December 7th, 1897

Meeting of Council, 8pm, December 7th, 1897

Room 3. Floor 3. 9 Albert Square

Present Miss Bulley Chair, Miss Cox, Miss J. Gaskell, Mrs. Sidgwick, Mr. Herford, Mr. Hamilton, Mr. Dickson

Letters of apology for inability to attend were received from Mrs. Schwann, Mrs. Lyttleton, Mrs. Arnold, Miss Ashton, Miss Hertz, Rev. S. A. Steinthal, Canon Hicks, Mr. G Barber, Mr. J. Johnston, Mr. Hatch M. P., Miss Higginson.

The minutes of the last Council meeting were read and passed.

The minutes of the last Executive Committee meeting were also read & signed.

A report of the work done since the last meeting of the Council was given.

A meeting had been held for Fancy Box makers on November 25th at 66 Grosvenor Street. It was well attended, between 60 & 70 girls being present. Miss Bulley, Mrs. Dickenson & Miss Ashwell spoke, Mrs. Arnold sang & Miss Cox recited. Thirty two girls gave in their names as willing to form a union. Since then a further meeting had been held at the office on the 29th, when 10 girls commenced their payments: and another meeting was summoned for December 8th, to which all the thirty two girls had been invited to attend. The Fancy Box Makers were joining the Federation of Women Workers, & forming themselves into a branch of it for the time being.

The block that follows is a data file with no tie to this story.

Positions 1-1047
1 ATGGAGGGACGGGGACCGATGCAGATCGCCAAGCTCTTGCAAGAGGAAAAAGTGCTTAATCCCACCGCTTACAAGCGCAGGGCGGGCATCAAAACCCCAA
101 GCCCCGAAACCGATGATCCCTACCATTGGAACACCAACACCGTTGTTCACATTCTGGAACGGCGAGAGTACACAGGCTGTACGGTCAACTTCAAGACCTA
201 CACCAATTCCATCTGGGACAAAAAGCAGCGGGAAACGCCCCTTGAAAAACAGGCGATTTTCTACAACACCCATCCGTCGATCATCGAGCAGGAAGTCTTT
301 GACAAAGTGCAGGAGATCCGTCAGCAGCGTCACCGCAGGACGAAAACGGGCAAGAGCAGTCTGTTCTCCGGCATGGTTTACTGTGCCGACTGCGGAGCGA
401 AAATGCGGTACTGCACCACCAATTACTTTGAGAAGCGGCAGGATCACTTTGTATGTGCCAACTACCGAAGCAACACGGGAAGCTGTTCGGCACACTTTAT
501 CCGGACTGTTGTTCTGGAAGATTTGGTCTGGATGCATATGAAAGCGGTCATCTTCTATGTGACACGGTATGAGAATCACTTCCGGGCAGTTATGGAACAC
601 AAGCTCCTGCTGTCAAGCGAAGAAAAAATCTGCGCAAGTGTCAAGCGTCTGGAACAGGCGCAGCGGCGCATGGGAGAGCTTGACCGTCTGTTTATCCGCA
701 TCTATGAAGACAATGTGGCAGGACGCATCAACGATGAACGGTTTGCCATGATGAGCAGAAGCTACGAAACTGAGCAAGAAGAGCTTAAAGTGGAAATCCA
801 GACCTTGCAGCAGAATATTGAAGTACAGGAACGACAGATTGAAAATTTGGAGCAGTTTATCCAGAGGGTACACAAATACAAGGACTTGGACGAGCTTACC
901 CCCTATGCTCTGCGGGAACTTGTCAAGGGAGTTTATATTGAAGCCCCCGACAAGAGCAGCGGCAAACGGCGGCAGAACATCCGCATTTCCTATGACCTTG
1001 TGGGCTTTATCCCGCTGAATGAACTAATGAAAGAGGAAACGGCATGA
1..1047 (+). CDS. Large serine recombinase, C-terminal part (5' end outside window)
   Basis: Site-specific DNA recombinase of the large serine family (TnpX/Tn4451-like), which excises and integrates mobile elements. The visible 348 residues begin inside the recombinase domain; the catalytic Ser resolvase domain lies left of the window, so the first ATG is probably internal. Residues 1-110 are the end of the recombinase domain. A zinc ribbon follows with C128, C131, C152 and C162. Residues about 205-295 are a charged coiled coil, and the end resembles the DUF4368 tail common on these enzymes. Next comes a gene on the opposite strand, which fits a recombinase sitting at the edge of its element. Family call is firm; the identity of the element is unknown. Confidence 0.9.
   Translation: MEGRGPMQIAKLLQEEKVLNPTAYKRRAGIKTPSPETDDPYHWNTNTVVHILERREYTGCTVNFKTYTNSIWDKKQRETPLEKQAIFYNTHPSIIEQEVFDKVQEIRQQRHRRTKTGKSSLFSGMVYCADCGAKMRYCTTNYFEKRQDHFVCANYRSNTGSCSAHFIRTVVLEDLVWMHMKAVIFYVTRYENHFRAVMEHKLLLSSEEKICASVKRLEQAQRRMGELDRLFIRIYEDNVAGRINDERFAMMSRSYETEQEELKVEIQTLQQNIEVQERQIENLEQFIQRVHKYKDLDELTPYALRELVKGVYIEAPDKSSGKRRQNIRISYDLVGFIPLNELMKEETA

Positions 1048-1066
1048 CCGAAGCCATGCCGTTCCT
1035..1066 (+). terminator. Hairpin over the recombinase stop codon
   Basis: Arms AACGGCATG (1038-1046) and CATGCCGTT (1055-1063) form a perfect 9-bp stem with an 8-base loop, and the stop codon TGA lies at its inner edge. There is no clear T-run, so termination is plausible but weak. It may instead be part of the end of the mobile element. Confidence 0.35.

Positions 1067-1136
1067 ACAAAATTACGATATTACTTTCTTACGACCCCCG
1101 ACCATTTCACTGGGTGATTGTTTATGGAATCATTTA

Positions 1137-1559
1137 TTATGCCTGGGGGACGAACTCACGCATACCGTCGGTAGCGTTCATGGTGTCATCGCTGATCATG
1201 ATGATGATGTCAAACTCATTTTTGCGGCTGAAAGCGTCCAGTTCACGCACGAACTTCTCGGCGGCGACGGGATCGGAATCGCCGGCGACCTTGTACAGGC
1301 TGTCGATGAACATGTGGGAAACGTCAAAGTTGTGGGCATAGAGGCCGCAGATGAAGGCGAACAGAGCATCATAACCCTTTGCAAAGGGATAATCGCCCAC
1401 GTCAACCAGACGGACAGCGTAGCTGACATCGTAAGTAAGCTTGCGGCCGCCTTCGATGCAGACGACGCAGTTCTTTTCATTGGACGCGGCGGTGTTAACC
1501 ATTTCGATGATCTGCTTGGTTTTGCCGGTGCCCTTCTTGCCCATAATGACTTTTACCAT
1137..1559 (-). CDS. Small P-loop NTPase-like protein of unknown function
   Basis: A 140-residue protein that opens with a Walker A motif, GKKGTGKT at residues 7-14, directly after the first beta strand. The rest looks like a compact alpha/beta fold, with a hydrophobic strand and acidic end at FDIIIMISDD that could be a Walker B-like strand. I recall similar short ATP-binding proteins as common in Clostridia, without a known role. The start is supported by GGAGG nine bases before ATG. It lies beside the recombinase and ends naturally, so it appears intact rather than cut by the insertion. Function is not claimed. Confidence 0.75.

Information had been received that there had been a fall in prices of certain articles at Messrs. John Noble’s Works, Upper Brook St. owing to the introduction of Jewish labour by the directors. One of the workers at Messrs Noble’s was communicated with, and told that if help was required it would be given. The workers had since regained part of their lost prices, and had been successful in their attempt to secure the abolition of Jewish labour at the factory. Mr. G. D. Kelly Sec of Manchester Trades & Labour Council, had rendered valuable help to the workers. Since then they had come to see that they required a trade union to protect their interests. They had applied to the M. S. & D. Women’s Trade Union Council to help them to become organised. Mrs. Dickenson had gone over the factory speaking to the girls in the different departments, and giving tickets for a meeting which was to be held on December 8th, at 6pm, at All Saints schools York Street Sidney Street - All Saints. The speakers were to be Mr G. D. Kelly J.P. Mrs. Dickenson & Miss Ashwell & it was hoped that success would attend the effort. It was proposed to invite the workers to join the Federation of Women Workers, and become a separate branch of it, until such time as it might seem desirable to form an independent trade union among them.

On Monday evening December 6th, an application for help had been received from the skirt factory of Mr. Adam Laidlaw, London Road. The matter was investigated on Tuesday, Decembr 7th. It appeared that on December 2nd the machinists were offered certain reductions on skirts.

Per dozen

On quality a a reduction of 9d was offered

On quality b “ “ 6d “

Only quality c “ “ 3d “

On Dec 2nd, 3rd & 4th the girls had declined to take the skirts at the prices offered. They remained in their work rooms arguing the matter, and doing other work. On Thursday Dec 6th a compromise was agreed to, and they began the skirts, accepting quality a at a reduction of 41⁄2 d instead of 9d offered, quality b at a reduction of 3d instead of 6d offered, quality c at a reduction of 11⁄2d instead of 3d offered.